Welcome To The New SEC, Where Offense Reigns Supreme


This season has been all about change as we enter a new era of college football. The realignment talk has settled down from the past few years as some conferences are bigger than ever and some smaller. The BCS has been eliminated in favor of the top four teams in the nation competing in a playoff system that will be determined by a now-12 member committee. And yet one thing remains constant: The SEC is still the best conference in the land.

But this isn’t your grandparent’s SEC. Maybe it has the same feel and the same excitement, but one thing is clear: Something this year is different. Three SEC teams are currently in the Top 4 in the playoff committee’s brain trust, with a few scattered throughout the Top 25. The SEC West division itself is better than some of the Power 5 conferences. There is a lot of parity in the conference right now. But why is that the case?

The SEC has been all about speed, namely speedy defenses. If the current playoff system were instituted during the SEC’s seven-season BCS National Championship streak, four of the seven seasons would have two SEC teams in the playoffs, based on the final week of the BCS standings.

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Look at each of the teams that won the national championship during the SEC’s monster streak. Florida allowed an average 13.5 and 12.9 points in it’s 2006 and 2008 championship seasons, respectively. LSU had 19.9 points in their 2007 season, while Alabama, in its 2009, 2011 and 2012 seasons, had averaged 11.7, 8.2 and 10.9. Auburn allowed the most in 2010 with 24.1 points per game during the streak.

All of those add up to a whopping 14.4 points.

While the top teams in the conference are still maintaining a healthy defense, it’s the other side of the ball that’s gaining the headlines this season.

While the offenses are getting better in the SEC, they shouldn’t be viewed like a Big-12 or Big-10 offense, where it’s the only statement those conferences offer. The SEC offers both power and speed in its style of offense, in addition to defenses that will simply choke opponents. That’s all a result from the great recruiting the SEC has enjoyed over the years. That’s where the change is happening in the SEC.

I know it’s blasphemy to use “SEC” and “change” in the same sentence. It’s all about tradition, I get that. But it wasn’t until Week 10 that I realized that the SEC is changing and evolving.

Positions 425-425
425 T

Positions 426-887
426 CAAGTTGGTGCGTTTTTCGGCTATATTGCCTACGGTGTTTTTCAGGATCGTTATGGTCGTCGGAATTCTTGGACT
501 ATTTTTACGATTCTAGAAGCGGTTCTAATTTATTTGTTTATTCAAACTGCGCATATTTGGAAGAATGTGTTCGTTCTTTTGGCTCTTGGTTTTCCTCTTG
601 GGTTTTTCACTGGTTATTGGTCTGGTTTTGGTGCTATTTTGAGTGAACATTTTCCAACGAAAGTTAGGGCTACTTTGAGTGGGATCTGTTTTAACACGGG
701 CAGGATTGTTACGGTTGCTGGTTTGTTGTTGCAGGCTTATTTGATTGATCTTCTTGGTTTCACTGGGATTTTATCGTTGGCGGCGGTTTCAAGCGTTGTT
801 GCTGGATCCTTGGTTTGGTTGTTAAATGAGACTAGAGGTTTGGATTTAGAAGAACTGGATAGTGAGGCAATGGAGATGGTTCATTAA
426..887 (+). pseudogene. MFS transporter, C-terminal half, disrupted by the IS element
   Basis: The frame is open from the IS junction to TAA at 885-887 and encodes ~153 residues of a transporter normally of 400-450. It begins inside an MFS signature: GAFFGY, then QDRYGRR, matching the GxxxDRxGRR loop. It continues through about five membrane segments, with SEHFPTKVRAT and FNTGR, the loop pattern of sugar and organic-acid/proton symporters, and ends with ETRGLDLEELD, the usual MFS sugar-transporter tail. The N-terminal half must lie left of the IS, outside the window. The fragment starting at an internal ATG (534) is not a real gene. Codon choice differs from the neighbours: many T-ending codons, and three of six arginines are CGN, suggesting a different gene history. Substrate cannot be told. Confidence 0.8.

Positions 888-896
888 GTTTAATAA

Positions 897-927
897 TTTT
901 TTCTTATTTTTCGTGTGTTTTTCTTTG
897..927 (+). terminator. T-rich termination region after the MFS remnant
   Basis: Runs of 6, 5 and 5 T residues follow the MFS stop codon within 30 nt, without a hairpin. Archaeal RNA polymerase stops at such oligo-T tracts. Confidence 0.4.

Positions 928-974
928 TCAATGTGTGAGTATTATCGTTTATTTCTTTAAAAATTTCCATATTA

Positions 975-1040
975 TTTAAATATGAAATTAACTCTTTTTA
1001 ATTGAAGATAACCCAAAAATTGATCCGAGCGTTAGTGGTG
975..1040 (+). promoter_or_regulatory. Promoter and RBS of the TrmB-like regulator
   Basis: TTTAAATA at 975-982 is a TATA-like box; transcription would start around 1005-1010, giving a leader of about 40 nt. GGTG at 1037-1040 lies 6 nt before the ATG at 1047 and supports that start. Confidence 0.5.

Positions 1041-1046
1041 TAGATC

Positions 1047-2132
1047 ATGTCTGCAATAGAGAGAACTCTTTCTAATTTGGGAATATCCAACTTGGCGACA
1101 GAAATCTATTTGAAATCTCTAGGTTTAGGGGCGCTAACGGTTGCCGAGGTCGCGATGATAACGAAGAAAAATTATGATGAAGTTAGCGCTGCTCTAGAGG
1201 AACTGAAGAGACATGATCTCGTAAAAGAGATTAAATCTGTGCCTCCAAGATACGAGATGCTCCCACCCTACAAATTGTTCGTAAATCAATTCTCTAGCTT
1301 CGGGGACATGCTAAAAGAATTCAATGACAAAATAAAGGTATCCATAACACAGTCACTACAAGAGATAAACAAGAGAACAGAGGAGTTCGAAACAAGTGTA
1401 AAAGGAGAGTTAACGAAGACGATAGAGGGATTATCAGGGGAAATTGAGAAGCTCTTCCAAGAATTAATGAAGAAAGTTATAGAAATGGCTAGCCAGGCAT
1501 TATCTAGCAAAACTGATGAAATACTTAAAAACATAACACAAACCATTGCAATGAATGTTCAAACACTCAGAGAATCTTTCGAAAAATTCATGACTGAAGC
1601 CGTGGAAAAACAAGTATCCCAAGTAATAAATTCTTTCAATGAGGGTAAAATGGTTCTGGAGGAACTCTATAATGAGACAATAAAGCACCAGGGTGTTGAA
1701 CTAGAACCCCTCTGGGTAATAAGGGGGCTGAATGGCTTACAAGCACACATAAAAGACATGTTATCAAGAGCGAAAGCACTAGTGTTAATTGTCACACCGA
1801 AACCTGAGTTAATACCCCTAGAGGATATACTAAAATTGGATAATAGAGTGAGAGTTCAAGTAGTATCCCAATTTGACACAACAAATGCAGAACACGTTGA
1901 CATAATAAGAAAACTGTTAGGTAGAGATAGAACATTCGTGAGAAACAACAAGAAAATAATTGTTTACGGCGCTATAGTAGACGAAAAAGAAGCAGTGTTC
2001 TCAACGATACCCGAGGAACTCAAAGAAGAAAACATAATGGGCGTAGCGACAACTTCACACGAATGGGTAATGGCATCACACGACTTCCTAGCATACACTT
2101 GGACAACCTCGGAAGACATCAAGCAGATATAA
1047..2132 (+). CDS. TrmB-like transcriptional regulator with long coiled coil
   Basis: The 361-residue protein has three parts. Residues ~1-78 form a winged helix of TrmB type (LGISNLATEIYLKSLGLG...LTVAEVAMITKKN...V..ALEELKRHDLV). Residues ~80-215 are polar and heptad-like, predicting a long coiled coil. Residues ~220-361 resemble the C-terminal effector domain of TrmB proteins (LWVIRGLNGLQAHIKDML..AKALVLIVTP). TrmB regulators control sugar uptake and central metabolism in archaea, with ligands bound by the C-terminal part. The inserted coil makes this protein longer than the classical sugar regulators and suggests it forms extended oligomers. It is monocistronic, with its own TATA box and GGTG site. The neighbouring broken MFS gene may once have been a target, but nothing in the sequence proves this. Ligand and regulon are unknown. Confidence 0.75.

Take Auburn and Ole Miss’s big game this weekend. Bo Wallace has been the story of Mississippi this season, really coming into his own and being the quarterback he was always supposed to be. He was still subject to having the bad game every so often (see LSU in Week 9), but this is by far his best performance of his career.

It was supposed to be the true test of Hugh Freeze’s “Landshark” defense. The defense, before this game, swallowed opponents, allowing no more than 20 points. They gave up 35 against Auburn and couldn’t seem to capitalize on some of the biggest opportunities it had when the Tigers were getting penalized left and right. It was the biggest example of why SEC defense alone cannot win football games.

Alabama is one of the biggest examples of this change in the conference. A new quarterback in Blake Sims took over the reigns of the Alabama offense. The story before the season was a defense that was set to bust records. Then Lane Kiffin came into town. The result? A new Alabama offense that was built for Blake Sims and his specific skill set.

Nick Saban has been really hands-off this season on his offense, letting Kiffin call the plays from the sideline, something uncharacteristic for Saban.

Finally, witness the rebirth of the Mississippi State Bulldogs. It’s been a very long time since “Cowbell Nation” has had this much success in the SEC. And why is this team so successful, so suddenly? Head Coach Dan Mullen has helped build a foundation over the years and given quarterback Dak Prescott exactly what he needs to be successful.

Last week, the Bulldogs struggled mightily against a visually-improving Arkansas squad. In the end, it was Dak Prescott’s 69 yard pass early in the fourth quarter that ended up being the difference for the Bulldogs and they escaped with a  17-10 victory. They have Tennessee-Martin this week before they face Alabama in Bryant-Denny Stadium in what will likely be one of the games to help determine the SEC West. Dak Prescott is playing in his prime now and he’s only going to get better from here.

So the offense is stealing headlines this season in the SEC. This evolution in the new era of college football can only help improve the performance in the SEC. It’s obvious that this change in thinking hasn’t slowed down the biggest, baddest conference in the land and it that won’t change for quite some time. Next year, all teams have to schedule a Power 5 opponent every year. That will only help bolster the conference and show why the SEC is the nation’s top conference.